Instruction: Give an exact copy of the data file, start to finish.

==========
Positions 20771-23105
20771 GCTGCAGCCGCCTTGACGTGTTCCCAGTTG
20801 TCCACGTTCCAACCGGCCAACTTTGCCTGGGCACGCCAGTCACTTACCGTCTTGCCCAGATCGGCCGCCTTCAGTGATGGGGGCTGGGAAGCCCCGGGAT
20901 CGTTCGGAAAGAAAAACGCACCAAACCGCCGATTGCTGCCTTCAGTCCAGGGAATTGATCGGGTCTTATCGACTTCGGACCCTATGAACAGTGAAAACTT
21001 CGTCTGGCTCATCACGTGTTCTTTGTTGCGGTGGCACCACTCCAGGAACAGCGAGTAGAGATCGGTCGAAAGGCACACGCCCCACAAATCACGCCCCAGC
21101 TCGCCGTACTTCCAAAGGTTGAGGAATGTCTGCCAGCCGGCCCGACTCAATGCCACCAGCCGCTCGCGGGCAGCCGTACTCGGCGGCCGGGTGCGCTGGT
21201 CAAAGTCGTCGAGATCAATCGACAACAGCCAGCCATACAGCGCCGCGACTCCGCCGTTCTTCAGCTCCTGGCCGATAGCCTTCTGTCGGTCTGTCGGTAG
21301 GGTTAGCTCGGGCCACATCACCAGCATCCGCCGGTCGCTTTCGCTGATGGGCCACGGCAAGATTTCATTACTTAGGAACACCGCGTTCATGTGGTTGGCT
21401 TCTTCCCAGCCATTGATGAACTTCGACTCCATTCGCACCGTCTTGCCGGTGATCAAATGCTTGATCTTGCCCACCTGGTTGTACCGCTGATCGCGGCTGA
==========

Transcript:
Positions 20771-23105
20771 GCTGCAGCCGCCTTGACGTGTTCCCAGTTG
20801 TCCACGTTCCAACCGGCCAACTTTGCCTGGGCACGCCAGTCACTTACCGTCTTGCCCAGATCGGCCGCCTTCAGTGATGGGGGCTGGGAAGCCCCGGGAT
20901 CGTTCGGAAAGAAAAACGCACCAAACCGCCGATTGCTGCCTTCAGTCCAGGGAATTGATCGGGTCTTATCGACTTCGGACCCTATGAACAGTGAAAACTT
21001 CGTCTGGCTCATCACGTGTTCTTTGTTGCGGTGGCACCACTCCAGGAACAGCGAGTAGAGATCGGTCGAAAGGCACACGCCCCACAAATCACGCCCCAGC
21101 TCGCCGTACTTCCAAAGGTTGAGGAATGTCTGCCAGCCGGCCCGACTCAATGCCACCAGCCGCTCGCGGGCAGCCGTACTCGGCGGCCGGGTGCGCTGGT
21201 CAAAGTCGTCGAGATCAATCGACAACAGCCAGCCATACAGCGCCGCGACTCCGCCGTTCTTCAGCTCCTGGCCGATAGCCTTCTGTCGGTCTGTCGGTAG
21301 GGTTAGCTCGGGCCACATCACCAGCATCCGCCGGTCGCTTTCGCTGATGGGCCACGGCAAGATTTCATTACTTAGGAACACCGCGTTCATGTGGTTGGCT
21401 TCTTCCCAGCCATTGATGAACTTCGACTCCATTCGCACCGTCTTGCCGGTGATCAAATGCTTGATCTTGCCCACCTGGTTGTACCGCTGATCGCGGCTGA